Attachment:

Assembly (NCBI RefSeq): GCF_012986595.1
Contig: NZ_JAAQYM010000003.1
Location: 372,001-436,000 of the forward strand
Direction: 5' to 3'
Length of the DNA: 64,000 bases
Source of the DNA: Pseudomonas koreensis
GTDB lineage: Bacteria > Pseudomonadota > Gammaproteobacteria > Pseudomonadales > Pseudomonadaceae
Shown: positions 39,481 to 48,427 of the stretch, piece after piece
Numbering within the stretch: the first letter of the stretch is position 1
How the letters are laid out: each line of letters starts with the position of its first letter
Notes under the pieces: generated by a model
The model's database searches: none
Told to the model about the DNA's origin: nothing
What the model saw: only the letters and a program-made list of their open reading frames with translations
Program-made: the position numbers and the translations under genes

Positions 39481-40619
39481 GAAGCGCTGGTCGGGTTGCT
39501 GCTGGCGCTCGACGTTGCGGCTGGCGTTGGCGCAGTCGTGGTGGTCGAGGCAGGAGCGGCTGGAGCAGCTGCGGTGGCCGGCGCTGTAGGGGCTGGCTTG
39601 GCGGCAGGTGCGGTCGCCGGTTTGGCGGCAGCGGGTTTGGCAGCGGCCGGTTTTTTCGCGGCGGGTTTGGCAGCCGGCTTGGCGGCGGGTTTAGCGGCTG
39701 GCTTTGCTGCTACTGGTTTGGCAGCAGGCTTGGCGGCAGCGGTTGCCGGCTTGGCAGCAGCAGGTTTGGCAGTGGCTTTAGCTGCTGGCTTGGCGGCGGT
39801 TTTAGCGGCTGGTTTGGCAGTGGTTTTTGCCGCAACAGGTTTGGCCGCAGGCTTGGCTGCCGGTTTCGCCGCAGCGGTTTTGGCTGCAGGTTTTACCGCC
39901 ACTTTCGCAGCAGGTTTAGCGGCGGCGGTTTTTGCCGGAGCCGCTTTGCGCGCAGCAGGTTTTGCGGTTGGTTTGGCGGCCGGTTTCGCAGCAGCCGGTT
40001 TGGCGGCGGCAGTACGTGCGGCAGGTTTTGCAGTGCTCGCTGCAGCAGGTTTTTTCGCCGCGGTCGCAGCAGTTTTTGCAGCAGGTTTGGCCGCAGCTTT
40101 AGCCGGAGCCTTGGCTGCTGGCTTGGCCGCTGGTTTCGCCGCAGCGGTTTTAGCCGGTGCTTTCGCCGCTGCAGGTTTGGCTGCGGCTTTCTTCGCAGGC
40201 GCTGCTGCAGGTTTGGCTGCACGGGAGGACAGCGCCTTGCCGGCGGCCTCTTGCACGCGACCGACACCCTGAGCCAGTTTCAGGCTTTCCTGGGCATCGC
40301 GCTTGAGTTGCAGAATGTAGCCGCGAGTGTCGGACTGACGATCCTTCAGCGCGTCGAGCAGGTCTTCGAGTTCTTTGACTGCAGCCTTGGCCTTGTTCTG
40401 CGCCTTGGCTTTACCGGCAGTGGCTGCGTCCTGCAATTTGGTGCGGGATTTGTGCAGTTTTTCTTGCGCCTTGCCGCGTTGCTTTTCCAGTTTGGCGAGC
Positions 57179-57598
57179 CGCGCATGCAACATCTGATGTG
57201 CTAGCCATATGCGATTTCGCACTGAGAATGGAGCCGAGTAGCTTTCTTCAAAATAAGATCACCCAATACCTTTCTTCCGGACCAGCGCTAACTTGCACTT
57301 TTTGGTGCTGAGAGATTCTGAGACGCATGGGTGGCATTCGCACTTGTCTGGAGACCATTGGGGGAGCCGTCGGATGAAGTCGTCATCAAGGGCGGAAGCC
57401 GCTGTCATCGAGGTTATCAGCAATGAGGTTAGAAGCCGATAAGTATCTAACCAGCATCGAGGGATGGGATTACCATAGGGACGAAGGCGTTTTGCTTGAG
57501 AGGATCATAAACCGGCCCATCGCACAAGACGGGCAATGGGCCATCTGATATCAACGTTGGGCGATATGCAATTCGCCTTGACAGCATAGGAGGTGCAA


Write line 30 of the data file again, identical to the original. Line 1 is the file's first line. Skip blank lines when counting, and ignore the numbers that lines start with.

57201 CTAGCCATATGCGATTTCGCACTGAGAATGGAGCCGAGTAGCTTTCTTCAAAATAAGATCACCCAATACCTTTCTTCCGGACCAGCGCTAACTTGCACTT